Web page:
Today: Jun 19, 2024

Lifetime Challenge: Got Beef?

SIMONE VIRZI News Writer

For 40 days I gave up meat (and ice cream), and I can’t tell you how many times I would have killed for a burger. I’ll be honest: this was one of the hardest tasks I had to take on, especially since I became increasingly aware of how much meat people eat. Nonetheless, I tried to stay focused.

I found myself sidetracked when people would say, “I could really go for a burger!” This would cause me to think about a burger, and I could not help but think: “So could I. Let’s go get one!” I had to tell myself repeatedly burgers are bad for my body, and I don’t want one as much as I think I do.

I cheated once. I thought I was eating a dinner roll, not realizing it had pork inside. One bite in I realized I was eating meat; I debated for a minute, but I ate the whole thing. I felt guilty though, because I knew I should not have had the roll. That was about a week into Lent. It was significantly easier to make my own food because I knew exactly what I was eating; there were no surprises.

The worst part was going out to eat and trying to figure out what to order. Some places were easier than others. For the most part, I looked at salad options, but most salads (at every place) were based around meat. Don’t people care about vegetables anymore?

A few weeks ago I was incredibly tempted to cheat, and I’m still surprised I didn’t that night. My friends and I were at Bar. I had been there several times before but had never tried their pizza. Instead of ordering a whole pie, my friend and I wanted to order pizza by the slice. I was in the mood for Margherita pizza, but that wasn’t an option for slices. The employee said one of the options for slices was mashed potato pizza with bacon. I really wanted to try it, and the little devil on my shoulder was telling me it was just one piece of pizza and it wouldn’t kill anyone. I settled on a piece of cheese pizza; I never eat cheese pizza.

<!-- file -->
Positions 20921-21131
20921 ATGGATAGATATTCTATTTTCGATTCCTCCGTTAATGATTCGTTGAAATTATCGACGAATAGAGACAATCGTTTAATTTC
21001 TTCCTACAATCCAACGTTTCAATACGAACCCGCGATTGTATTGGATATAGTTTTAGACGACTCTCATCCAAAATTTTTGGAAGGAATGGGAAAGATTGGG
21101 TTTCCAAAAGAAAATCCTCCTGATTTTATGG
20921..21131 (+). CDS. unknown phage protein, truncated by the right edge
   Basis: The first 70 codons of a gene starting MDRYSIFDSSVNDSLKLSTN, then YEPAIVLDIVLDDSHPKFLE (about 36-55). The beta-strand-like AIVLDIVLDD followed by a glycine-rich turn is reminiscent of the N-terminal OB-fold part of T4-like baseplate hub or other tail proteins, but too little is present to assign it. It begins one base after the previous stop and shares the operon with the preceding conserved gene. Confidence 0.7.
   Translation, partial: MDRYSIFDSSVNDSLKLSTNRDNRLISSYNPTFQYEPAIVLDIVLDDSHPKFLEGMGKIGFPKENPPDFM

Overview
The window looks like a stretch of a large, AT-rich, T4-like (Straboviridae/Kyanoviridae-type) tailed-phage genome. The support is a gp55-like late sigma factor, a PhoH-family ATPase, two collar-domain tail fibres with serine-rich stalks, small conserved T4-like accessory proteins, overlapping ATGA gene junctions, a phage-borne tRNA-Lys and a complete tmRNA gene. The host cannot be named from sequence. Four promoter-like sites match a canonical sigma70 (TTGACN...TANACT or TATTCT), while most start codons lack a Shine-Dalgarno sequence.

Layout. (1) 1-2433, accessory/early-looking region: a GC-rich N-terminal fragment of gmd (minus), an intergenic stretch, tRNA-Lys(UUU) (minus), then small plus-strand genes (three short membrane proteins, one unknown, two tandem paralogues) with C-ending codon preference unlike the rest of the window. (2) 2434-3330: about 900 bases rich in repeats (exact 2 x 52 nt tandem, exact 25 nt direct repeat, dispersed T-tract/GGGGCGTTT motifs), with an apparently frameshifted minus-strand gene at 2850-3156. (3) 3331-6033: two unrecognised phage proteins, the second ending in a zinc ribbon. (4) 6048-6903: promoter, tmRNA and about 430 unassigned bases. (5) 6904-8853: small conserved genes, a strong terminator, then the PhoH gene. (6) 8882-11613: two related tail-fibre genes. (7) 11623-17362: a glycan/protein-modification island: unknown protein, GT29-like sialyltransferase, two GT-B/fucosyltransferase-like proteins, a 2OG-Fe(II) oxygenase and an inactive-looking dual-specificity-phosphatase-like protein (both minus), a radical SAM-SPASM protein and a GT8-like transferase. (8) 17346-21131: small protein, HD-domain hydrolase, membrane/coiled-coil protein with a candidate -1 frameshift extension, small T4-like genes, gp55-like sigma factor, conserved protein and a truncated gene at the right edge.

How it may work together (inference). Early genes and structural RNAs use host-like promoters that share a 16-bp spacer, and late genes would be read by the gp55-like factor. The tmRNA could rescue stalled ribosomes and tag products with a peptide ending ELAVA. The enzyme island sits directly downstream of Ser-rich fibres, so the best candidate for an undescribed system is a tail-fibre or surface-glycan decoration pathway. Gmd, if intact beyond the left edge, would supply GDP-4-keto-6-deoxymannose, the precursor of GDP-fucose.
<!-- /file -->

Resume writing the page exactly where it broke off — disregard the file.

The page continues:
If I struggled almost every time I was out to eat to find something I could order and would enjoy, I can only imagine how hard it is for other vegetarians.

Luckily, getting food from the student center or Conn Hall was easier. I could have salads with a variety of vegetables (which I often did before Lent started). At Mondo Subs, I enjoyed wraps with hummus, cheese, and a bunch of vegetables. I’m sure an outsider may find that weird, particularly the employee making my wrap, who would ask “No meat?” I would kindly smile and say “No thanks, I’m all set.” I would get a look of confusion, but I figured that was because most people ordered a sandwich or wrap with meat.

Conn Hall was probably more awkward for me. I liked making sandwiches with cheese, a little bit of Italian salad dressing and a variety of vegetables. Think lettuce, tomato, banana peppers, green peppers, shredded carrots, cucumbers and pickles. I would be happy with my sandwich and content with myself as a vegetarian until someone made a face or a comment. Once I was at dinner with a roommate and one of her friends. Her friend asked: “There’s no meat on that?” I simply said “No.” She made a face and responded: “I don’t know if I could do that.” Another time, a friend saw my vegetable sandwich and asked: “What’s the point [if there isn’t meat]?” The comments didn’t upset me, but I did find it odd. It seemed as though people thought I was doing something crazy.

During the last few of weeks of Lent, I found my cravings for meat had certainly diminished: I would actually forget about meat. Somewhere along the way, my mindset changed. I had almost no temptation to eat meat. I could be hungry and not want a burger. I learned how to adapt without meat.

One of my friends who was vocal about my strange eating habits told me last week I’m onto something. I had no idea what she meant. She said several celebrities, including Adele, have lost weight by going vegetarian. She asked me if I had lost any weight since cutting out meat, and I laughed. Yeah, I have lost weight, but that’s probably because I go to the gym. Maybe giving up meat has helped as well. She said she wanted to give it a try, but was not sure if she could. I suggested she try having meat once or twice a week, to gradually reduce meat instead of quitting cold turkey. Pun intended.

Sometimes, I felt like an outcast amongst my friends and family. (My mom kept forgetting I had given up meat). But when I think about it, I’m OK with marching to my own drummer. I said I was going to give up meat for 40 days, and I did. And who knows, being vegetarian may be something I stick with.

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